In response to a question from the audience, Sarah says she’s never been threatened by a reader, but Michael’s tells of his stalker and many “angry emails” from Americans who objected to this line in an early novel: “something didn’t quite look right, like seeing Bill Gates in board-shorts or George W. Bush in the White House”. And then there is the intrepid Kate, who has had her fair share of legal action and life-threatening phone calls in the middle of the night.
Crime writing—it’s a dangerous but thrilling life.
Back from Behind
I like to do things backwards, don’t ask me why.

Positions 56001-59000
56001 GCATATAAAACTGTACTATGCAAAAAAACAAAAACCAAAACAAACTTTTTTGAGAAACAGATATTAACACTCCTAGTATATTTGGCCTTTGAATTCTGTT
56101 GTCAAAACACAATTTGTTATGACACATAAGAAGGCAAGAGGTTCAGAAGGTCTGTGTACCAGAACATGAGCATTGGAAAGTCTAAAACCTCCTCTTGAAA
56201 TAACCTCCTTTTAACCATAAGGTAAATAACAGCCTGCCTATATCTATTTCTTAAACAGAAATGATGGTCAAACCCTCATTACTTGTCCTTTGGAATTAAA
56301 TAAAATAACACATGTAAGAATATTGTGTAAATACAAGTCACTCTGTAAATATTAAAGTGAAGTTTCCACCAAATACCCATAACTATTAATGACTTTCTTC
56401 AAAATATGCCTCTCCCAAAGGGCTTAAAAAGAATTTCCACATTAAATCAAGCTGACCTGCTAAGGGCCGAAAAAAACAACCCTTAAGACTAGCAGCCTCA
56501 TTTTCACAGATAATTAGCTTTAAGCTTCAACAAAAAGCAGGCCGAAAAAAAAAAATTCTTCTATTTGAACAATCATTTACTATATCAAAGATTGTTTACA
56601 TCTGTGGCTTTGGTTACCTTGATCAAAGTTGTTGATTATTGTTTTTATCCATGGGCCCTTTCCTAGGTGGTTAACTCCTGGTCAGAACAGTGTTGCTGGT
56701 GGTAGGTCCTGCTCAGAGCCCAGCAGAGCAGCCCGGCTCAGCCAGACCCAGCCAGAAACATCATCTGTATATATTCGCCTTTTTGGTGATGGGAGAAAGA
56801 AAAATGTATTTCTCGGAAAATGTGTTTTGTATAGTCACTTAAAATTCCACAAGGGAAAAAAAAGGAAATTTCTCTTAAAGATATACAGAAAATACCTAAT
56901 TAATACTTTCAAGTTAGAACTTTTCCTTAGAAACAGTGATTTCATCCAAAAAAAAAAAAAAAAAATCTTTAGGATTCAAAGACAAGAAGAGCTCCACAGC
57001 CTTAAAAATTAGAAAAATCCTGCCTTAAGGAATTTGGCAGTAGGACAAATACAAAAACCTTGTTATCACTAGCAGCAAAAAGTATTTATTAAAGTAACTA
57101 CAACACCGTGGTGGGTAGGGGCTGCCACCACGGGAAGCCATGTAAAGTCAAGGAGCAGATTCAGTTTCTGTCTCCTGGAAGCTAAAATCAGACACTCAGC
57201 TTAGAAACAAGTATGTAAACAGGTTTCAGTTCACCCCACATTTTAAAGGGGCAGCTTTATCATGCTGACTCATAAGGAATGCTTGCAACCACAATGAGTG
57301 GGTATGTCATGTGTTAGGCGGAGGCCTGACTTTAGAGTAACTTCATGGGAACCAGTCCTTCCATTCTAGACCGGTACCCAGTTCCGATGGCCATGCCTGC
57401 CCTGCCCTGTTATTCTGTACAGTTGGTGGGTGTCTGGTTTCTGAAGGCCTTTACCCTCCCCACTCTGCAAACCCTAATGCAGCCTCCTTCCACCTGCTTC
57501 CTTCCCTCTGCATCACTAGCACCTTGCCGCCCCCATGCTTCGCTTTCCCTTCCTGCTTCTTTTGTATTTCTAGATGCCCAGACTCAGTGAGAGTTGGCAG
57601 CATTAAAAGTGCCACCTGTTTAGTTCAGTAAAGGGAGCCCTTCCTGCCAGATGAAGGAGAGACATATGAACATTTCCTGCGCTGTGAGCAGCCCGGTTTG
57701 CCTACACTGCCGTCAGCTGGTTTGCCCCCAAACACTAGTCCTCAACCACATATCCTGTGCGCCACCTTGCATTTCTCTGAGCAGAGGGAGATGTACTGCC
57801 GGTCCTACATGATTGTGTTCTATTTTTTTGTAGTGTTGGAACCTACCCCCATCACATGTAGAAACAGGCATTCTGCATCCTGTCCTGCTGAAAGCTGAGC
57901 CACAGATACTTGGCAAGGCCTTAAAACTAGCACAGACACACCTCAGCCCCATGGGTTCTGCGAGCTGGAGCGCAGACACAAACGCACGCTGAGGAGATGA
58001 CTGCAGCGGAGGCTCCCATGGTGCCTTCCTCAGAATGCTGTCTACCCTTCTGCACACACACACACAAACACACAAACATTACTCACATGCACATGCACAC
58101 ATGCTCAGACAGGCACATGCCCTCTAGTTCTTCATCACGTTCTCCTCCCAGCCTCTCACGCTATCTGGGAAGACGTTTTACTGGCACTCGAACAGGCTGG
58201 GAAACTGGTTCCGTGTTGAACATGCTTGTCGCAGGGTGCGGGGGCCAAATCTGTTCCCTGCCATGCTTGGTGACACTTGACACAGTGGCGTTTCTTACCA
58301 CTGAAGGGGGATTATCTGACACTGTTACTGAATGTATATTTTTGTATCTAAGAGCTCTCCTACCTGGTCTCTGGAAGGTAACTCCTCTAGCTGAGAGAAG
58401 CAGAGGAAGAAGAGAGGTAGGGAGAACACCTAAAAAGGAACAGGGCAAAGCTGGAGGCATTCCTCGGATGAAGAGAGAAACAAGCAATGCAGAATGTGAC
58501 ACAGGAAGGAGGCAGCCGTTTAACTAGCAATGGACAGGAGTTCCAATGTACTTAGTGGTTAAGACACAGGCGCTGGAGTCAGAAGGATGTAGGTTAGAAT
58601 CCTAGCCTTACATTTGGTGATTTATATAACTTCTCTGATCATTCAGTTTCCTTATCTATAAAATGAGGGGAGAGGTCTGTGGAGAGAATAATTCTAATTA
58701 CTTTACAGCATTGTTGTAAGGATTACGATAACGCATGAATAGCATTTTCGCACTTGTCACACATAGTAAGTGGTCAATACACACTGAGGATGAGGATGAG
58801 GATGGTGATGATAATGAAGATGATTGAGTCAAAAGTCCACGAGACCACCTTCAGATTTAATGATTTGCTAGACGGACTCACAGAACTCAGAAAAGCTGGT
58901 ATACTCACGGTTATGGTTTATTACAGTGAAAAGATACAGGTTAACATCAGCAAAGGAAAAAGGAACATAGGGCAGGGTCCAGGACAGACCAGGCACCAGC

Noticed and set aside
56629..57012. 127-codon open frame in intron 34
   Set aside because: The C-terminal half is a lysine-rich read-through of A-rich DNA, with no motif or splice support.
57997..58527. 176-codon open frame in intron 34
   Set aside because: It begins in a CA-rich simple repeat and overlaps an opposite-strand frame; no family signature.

When I read a print newspaper (yes, some of us still do), I often start at the back page and work my way forward. Same with magazines. I can’t help it. (Although, I haven’t yet acquired that peculiar habit of reading the end of a book first. Horrors!).
Anyhow, I don’t like the thought of taking a blog break without announcing it upfront, but, somehow, my unintended break got away with me. So I should have told you that I was taking a blog break. But I didn’t. So now you know.
I’m back from behind.
As if you’ve noticed.
End of a Dream
plays through the eaves
of this house
wind-cold emptiness, the ambient noise
where laughter once lived.
Shoji, last opened
to plum-blossom whispers
now lachrymose with silent
a bird singing
3/11 – The Japan Times